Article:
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The Observer's Year: 366 Nights in the Universe (The Patrick Moore Practical Astronomy Series) Paperback

ISBN-13: 978-1852338848 ISBN-10: 1852338849 Edition: 2nd

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Product Details

  • Series: The Patrick Moore Practical Astronomy Series
  • Paperback: 368 pages
  • Publisher: Springer; 2nd edition (May 3, 2005)
  • Language: English
  • ISBN-10: 1852338849
  • ISBN-13: 978-1852338848
  • Product Dimensions: 9.2 x 6.1 x 0.9 inches
  • Shipping Weight: 1.4 pounds (View shipping rates and policies)
  • Average Customer Review: 3.5 out of 5 stars  See all reviews (2 customer reviews)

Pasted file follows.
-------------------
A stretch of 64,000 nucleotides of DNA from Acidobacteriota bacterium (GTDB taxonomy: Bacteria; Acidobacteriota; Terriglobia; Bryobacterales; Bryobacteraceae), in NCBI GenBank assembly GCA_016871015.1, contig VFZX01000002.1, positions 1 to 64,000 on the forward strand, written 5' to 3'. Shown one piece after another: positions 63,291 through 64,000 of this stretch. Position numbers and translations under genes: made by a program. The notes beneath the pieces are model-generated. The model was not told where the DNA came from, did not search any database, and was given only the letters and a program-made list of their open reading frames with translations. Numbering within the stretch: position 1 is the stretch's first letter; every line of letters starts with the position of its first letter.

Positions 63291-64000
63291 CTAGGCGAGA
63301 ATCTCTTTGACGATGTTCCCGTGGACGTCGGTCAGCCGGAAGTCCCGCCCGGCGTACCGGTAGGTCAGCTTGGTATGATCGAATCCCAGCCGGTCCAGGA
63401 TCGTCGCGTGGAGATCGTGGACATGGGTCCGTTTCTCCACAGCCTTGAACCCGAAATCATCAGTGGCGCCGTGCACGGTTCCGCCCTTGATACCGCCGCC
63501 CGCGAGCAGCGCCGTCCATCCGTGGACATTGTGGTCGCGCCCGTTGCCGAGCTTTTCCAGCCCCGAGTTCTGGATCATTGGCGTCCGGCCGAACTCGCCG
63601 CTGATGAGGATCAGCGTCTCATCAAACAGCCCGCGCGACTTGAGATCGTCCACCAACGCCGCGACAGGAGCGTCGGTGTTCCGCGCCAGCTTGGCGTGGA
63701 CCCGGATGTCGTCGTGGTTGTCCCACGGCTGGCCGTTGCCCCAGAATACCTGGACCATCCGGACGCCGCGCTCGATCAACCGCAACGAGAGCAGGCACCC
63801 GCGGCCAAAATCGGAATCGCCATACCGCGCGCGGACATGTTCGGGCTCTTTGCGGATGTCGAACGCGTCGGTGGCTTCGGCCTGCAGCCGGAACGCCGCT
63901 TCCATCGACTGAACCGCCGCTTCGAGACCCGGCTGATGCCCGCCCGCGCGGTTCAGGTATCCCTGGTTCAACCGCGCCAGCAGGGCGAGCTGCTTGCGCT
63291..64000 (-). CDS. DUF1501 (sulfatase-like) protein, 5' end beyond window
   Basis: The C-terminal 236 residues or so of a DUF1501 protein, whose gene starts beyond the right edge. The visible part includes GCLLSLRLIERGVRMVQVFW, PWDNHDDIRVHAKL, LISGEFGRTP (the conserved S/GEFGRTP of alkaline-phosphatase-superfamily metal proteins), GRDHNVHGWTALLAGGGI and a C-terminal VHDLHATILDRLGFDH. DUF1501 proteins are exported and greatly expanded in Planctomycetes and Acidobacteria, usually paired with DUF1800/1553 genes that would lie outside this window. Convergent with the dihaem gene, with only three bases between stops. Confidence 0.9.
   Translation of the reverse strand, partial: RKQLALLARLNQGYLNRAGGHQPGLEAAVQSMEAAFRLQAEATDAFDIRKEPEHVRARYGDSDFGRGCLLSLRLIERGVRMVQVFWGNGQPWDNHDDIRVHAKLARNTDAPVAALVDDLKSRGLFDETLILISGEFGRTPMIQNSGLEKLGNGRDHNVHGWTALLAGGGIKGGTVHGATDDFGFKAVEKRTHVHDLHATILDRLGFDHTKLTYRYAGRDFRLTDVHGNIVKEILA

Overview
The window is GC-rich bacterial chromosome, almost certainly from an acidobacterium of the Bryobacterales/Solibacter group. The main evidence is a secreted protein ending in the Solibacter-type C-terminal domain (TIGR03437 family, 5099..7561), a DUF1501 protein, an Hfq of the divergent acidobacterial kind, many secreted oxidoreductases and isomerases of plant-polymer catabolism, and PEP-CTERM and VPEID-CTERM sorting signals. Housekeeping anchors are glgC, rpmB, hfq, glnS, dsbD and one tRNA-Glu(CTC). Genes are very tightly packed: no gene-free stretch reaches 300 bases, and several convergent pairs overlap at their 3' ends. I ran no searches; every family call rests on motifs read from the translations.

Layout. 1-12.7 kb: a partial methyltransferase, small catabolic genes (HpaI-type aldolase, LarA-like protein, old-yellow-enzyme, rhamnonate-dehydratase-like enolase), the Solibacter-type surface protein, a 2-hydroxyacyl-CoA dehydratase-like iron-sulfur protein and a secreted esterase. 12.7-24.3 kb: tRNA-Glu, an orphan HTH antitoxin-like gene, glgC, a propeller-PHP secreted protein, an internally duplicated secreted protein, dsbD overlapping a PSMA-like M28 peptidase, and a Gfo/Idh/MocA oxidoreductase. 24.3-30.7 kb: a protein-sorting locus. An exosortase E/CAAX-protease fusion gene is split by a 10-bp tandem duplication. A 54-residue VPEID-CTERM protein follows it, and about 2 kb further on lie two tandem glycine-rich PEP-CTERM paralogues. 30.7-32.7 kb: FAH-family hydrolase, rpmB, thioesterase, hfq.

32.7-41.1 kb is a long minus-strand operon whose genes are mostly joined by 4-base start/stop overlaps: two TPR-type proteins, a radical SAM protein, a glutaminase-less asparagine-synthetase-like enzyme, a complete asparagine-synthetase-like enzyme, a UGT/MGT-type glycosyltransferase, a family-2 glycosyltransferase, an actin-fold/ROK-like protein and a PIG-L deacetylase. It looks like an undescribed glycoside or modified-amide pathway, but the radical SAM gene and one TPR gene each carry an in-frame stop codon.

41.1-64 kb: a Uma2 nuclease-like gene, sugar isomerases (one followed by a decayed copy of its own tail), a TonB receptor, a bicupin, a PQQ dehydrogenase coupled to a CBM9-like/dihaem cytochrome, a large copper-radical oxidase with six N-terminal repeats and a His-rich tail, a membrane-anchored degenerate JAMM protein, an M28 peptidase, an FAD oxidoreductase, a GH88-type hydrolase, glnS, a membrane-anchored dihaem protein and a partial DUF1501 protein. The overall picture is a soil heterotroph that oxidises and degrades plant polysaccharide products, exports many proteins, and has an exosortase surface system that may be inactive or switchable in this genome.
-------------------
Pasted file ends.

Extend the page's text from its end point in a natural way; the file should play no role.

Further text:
• Amazon Best Sellers Rank: #2,855,179 in Books (See Top 100 in Books)

Editorial Reviews

Review

FROM THE REVIEWS:

IRISH ASTRONOMICAL JOURNAL
"If the amateur astronomer were to follow this yearly observing progression they would surely build up a good knowledge of the basic objects of interest, throughout the year, and, in addition, would enjoy a well-written explanation of concepts necessary for a full enjoyment of the night sky…Overall the book admirably achieves three purposes; providing a basic year-long introduction to practical observing, presenting a good fireside read and acting as a good source of reference. It should seriously be considered by amateur astronomers embarking on their first observing adventure.”

NEW SCIENTIST
"The book is beautifully written and bubbles with enthusiasm. Moore is a superb personal tutor, and will convert a complete novice to skilled amateur astronomer within 12 months.”

REVIEWS OF ASTRONOMICAL TOOLS
"This volume is an interesting reading book to last for a few years for people with some interest in astronomy and things happening in the sky, but not knowing too much on the hard background of astronomy.”